Who's In It: Demi Moore, David Duchovny, Amber Heard, Ben Hollingsworth, Gary Cole, Glenne Headly, Lauren Hutton
The Basics: Four people posing as a perfect family move into a suburban McMansion neighborhood. Their mission is to stealth-sell luxury products to upscale consumers for a marketing company. They're sharks, only motivated to sell the idea of the good life so they can make their quotas. And then blah blah blah owning stuff won't save your soul blah all you need is love etc. Shocker. Way to kill that dark comedy you were going for.
What's The Deal: No joke, like five minutes into the story the script hands you the thread that starts the unraveling process, as David Duchovny, a rookie salesman, stares all wet-eyed at his "wife"/boss Demi Moore and starts to fall for her. And then the young woman acting as their daughter turns out to be an emotionally immature sexual predator and the "son" has a secret, too. So what you spend the movie wondering is why, if Demi Moore's character is so good at her job, did she hire these amateurs for such a high-stakes project? And why does she allow herself to get tangled up in their unprofessionalism? It yanks the movie's legs out from under it and turns what's supposed to be a satire into a heavy-handed message movie about "what's really important" where actors actually utter lines like "I should have listened to my heart." Next time this cast should listen to their agents instead.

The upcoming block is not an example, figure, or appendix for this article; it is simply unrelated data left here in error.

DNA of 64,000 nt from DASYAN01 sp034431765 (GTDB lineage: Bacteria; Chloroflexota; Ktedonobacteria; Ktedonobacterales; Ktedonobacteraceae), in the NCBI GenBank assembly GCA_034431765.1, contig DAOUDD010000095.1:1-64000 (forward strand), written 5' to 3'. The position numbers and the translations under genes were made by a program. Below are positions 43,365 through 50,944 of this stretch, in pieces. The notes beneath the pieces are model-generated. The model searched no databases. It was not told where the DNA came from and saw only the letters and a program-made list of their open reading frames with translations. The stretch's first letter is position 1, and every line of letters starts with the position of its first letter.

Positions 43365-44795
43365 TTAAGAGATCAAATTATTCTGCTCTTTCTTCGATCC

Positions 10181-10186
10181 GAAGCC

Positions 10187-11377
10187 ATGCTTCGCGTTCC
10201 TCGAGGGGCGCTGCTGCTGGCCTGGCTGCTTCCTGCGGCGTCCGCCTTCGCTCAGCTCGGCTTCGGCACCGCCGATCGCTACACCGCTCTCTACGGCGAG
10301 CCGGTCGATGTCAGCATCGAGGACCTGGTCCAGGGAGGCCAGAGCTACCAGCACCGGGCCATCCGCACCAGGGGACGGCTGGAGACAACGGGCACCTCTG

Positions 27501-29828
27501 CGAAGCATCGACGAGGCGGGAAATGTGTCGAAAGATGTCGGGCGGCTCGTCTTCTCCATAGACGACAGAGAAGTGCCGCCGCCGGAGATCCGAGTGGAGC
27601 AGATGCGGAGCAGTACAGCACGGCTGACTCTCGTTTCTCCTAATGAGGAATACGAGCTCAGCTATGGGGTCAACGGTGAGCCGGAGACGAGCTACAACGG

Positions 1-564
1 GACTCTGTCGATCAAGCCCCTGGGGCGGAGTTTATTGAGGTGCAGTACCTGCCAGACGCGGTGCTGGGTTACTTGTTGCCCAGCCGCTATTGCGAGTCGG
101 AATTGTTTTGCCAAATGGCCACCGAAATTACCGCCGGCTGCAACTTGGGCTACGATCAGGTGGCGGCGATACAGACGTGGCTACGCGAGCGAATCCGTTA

When It's Okay To Walk Out: Well, you'll want to see the big tragedy-climax that prompts David Duchovny's mea culpa speech, because it's so dorky you'd think it was written for an episode of Full House. But right after that you can bail and theater hop.
Real Housewives Of Atlanta Cameo Alert: Shot in Georgia, on location in a neighborhood of homes so big you could turn them into emergency shelters for entire towns. So blink and you'll miss tall blonde Kim in a party scene. Nene would have been a cooler "get," but you take your fun where you find it in a movie like this.
Better Films About The Deadening Consequences Of Consumerism And The Brutality Of Capitalism: The densely packed documentary The Corporation and the rollicking satire Josie & The Pussycats. You think I'm kidding about that last one, I know. But I'm not. It's so much smarter and cooler than anyone ever allowed you to believe. And the songs are great. And it's got Tara Reid.